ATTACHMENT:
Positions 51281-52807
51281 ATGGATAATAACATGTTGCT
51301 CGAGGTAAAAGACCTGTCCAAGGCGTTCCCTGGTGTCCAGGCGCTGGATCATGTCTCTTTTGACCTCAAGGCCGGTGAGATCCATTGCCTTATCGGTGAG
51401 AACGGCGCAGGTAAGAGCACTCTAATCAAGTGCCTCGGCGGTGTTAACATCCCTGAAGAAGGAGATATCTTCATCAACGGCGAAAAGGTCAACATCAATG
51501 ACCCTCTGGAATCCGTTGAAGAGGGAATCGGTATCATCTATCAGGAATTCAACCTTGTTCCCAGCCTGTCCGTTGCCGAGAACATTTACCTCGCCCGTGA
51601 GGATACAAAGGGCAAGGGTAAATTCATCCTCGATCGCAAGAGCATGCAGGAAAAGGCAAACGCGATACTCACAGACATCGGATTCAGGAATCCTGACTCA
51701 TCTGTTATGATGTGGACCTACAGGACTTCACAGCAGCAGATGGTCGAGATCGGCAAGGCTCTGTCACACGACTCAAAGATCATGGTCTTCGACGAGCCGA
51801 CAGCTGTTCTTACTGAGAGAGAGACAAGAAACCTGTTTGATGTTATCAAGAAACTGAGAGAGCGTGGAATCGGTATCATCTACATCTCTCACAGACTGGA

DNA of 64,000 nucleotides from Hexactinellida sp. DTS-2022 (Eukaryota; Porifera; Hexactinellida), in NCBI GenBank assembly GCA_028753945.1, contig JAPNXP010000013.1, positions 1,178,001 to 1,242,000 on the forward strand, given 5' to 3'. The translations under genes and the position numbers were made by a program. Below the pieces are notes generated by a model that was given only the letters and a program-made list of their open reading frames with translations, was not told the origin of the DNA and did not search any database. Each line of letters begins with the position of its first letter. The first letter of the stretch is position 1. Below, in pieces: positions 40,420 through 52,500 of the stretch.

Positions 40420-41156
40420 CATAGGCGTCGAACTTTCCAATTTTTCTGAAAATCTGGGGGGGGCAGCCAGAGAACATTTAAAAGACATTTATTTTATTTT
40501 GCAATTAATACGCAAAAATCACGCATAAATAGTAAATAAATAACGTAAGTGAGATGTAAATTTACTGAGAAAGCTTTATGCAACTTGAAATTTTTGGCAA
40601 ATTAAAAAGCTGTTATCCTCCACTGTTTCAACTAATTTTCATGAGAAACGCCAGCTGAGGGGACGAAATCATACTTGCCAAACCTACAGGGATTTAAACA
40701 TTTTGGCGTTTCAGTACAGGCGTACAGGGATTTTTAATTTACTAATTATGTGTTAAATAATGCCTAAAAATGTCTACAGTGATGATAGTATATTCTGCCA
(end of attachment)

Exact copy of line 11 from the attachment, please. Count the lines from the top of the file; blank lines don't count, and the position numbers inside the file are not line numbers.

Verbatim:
40420 CATAGGCGTCGAACTTTCCAATTTTTCTGAAAATCTGGGGGGGGCAGCCAGAGAACATTTAAAAGACATTTATTTTATTTT